Third, the court was happy to reinstate employees after 11 years, imposing on the employer huge consequences for what seems to us to have been a reasonable misunderstanding about whether or not the union had a mandate to settle the voluntary retrenchments.
It is now settled that resignation is a unilateral act - the employee notifies the employer and no agreement is required. Withdrawing the resignation is however a bilateral act - it requires the employer to agree that the resignation is withdrawn.
What about early retirement? How different is this from resignation? This issue arose in the LAC decision in South African Municipal Workers Union and Another v South African Local Government Bargaining Council and Others (JA 84/13)  ZALAC 64; (2015) 36 ILJ 441 (23 October 2014).
The employee was employed by a Municipality since 1996 in various capacities, culminating in her being appointed as the Executive Manager: Multi-Sectoral HIV and AIDS Unit. On 3 September 2007, she applied to terminate her service with the Municipality by way of early retirement and this was approved. On 4 September, she requested to withdraw the application. Her application to withdraw was refused. She was not immediately informed about the refusal. On 25 September, she noticed that she did not receive her monthly salary. Upon enquiring, she was informed that the Executive Director: Health did not approve her application to withdraw her application. On 05 October, the lock of her office door was changed and she found a letter attached to the door requesting her to vacate her office.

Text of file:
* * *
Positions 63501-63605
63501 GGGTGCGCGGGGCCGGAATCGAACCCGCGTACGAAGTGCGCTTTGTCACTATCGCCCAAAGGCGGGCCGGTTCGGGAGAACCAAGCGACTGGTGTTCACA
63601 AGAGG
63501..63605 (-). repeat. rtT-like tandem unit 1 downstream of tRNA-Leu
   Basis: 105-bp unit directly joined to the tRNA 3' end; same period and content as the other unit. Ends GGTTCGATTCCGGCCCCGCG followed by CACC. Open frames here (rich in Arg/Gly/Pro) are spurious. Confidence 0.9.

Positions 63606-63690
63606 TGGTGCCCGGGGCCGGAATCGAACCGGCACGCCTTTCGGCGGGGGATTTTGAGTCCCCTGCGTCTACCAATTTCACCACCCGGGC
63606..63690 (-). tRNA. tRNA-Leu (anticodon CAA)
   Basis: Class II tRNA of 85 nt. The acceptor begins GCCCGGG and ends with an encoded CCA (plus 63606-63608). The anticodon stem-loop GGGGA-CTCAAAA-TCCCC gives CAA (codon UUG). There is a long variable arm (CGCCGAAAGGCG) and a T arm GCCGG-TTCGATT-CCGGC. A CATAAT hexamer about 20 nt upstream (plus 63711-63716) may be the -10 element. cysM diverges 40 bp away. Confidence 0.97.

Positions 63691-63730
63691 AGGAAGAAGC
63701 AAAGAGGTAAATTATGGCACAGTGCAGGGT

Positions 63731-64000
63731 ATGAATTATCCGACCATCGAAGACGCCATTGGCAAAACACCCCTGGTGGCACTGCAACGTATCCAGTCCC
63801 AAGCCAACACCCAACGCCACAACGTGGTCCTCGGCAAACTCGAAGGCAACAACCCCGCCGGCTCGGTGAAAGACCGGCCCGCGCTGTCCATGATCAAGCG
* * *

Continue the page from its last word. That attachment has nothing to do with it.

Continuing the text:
She referred an unfair dismissal dispute to the SALGBC. Conciliation was unsuccessful. She then referred the dispute to arbitration. The arbitrator found that the employee failed to prove that she was dismissed and therefore dismissed her claim. Being dissatisfied with the arbitrator's decision, the employee applied unsuccessfully to the Labour Court to review and set aside the decision. She then appealed to the LAC against the dismissal of the review application.
The LAC rejected the appeal with costs, and highlighted the differences between early retirement and resignation, in particular that early retirement is bilateral and requires the assent of the employer.